Brain imaging identifies ways to help stroke patients regain speech
6 June 2008
An important breakthrough in understanding how the brain works could
help stroke patients to regain their speech. The UK charity Action
Medical Research has announced the results of the study as a "leap
forward in understanding".
The charity says that patients could benefit from this discovery
within the next three to five years. Up to one quarter of stroke
patients suffer from speech impairment of some degree. This can mean
difficulty with speaking and understanding what is said to them or even
trouble with reading and writing.
Some people find that, over time, their speech and understanding
improves but many more face an uphill struggle and some never recover;
even with therapy. Until now little was known about why some patients
make progress and some do not.
However, the Action Medical Research study has found that an answer
lies in the complex pathways that exist between the speech processing
areas on both sides of the brain.
Dr Jane Warren, who is based at Imperial College London, has used
specialised brain imaging techniques to identify areas of the brain that
are responsible for understanding speech and their connections with each
other. She has compared the way that nerve cells function in healthy
brains with those in patients who have been affected by stroke.
She has discovered that the brains of stroke sufferers may have to
'relearn' how to put together different types of information in order to
understand speech by using different parts of the brain to compensate
for damaged areas.
This may mean using new pathways so that one side of the brain can
talk to the other more effectively. Therefore, the better that these two
sides of the brain can co-operate then the better the chance of speech
recovery for the patient.
This breakthrough could assist the development of new drug and
therapy-based treatments to help patients to learn to speak again.
Dr Yolande Harley of Action Medical Research said, "This really is a
leap forward in understanding and is likely to be of benefit to patients
in the near future.
"Language difficulties can have a devastating, long term effect well
after someone has recovered from the shock and immediate physical impact
of having a stroke. Simple, everyday activities that we take for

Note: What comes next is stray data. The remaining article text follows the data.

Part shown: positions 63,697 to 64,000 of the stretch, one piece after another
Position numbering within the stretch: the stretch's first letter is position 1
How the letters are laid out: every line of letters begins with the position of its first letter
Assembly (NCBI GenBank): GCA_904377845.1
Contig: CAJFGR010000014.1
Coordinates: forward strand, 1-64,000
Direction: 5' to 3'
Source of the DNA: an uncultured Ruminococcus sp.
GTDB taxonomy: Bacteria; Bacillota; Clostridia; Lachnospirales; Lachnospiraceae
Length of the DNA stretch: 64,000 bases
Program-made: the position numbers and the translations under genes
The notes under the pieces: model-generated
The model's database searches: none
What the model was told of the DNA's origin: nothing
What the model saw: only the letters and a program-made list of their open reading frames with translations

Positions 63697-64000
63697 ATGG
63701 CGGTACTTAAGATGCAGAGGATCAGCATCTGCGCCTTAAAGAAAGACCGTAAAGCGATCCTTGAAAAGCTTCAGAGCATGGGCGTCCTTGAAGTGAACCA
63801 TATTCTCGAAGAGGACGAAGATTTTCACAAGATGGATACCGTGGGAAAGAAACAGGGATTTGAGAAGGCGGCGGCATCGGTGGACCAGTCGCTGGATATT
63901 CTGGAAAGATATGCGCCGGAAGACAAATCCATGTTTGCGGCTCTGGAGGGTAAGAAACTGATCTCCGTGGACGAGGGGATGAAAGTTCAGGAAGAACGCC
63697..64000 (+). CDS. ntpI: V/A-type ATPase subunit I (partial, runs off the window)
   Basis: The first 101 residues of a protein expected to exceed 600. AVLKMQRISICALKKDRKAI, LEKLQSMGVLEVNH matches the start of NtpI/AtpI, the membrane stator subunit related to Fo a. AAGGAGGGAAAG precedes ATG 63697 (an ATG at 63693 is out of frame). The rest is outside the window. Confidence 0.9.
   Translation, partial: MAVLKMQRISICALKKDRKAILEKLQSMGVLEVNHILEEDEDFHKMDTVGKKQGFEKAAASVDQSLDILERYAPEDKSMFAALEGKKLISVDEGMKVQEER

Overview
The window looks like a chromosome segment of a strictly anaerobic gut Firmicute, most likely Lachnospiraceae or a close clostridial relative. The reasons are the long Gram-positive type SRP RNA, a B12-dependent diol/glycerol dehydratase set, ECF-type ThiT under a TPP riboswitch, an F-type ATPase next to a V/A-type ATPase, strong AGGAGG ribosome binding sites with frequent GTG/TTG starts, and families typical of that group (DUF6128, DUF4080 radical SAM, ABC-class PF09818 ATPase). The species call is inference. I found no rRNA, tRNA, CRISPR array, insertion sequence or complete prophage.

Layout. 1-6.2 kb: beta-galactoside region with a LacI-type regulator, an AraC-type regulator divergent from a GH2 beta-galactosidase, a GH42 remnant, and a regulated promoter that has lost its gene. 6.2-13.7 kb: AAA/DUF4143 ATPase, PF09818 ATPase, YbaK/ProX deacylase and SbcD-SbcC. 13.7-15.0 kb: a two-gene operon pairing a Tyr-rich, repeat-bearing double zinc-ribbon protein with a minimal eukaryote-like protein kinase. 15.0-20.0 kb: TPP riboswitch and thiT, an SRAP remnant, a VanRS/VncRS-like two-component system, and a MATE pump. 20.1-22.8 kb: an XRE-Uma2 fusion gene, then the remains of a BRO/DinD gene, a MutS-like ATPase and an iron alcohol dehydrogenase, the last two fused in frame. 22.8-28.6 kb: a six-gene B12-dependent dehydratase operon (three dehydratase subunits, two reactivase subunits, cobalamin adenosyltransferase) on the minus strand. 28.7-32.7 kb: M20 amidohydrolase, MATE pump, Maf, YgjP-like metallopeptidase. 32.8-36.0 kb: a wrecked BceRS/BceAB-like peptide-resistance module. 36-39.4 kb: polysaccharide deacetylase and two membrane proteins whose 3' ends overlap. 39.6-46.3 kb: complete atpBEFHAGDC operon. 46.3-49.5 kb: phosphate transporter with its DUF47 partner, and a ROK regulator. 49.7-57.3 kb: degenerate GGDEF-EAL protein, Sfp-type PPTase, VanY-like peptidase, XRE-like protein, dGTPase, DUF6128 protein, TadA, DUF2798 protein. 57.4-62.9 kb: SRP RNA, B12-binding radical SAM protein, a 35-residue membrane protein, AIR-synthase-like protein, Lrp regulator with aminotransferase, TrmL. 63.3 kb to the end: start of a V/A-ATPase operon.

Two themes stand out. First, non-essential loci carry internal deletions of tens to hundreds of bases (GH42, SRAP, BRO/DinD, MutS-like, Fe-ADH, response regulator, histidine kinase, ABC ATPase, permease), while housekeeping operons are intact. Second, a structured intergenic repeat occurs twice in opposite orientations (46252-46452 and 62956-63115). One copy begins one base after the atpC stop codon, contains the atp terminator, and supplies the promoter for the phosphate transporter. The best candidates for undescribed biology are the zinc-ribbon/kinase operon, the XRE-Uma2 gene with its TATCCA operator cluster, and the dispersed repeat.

granted; making a phone call, doing the shopping or simply holding a
conversation can become an ordeal.
"We all have those moments where a word is on the tip of our tongue
and know that frustration; imagine constantly feeling as if you are
struggling to find a word and that you cannot get across exactly what
you want to say. Then you may get a sense of the distress that a stroke
Dr Warren explains, "We've known for a long time that different parts
of the brain do different things; but one aspect of the brain that we
knew little about is how the brain creates and uses language systems.
"During the course of my work I have been able to find out what is
happening within the brain as stroke sufferers recover their speech.
Researchers already know that the front left hand side of the temporal
lobe seems to be concerned with finding meaning whilst the right hand
side is more concerned with inflection or pitch.
"When a stroke occurs, the blood supply to part of the brain is
blocked and, as a result, it doesn't get any oxygen or nutrients and
dies. My work has shown that the brain has a remarkable range of
alternative strategies to bypass these dead areas and resume normal
"There are several circuits that link different parts of the brain
together. Whether or not these circuits are damaged by a stroke is
likely to be a big factor in determining how well a stroke sufferer
"If we can find ways to get the left and right sides of the brain
co-operating with one another better after a stroke, we could improve
the chances of recovery. It's a very exciting result."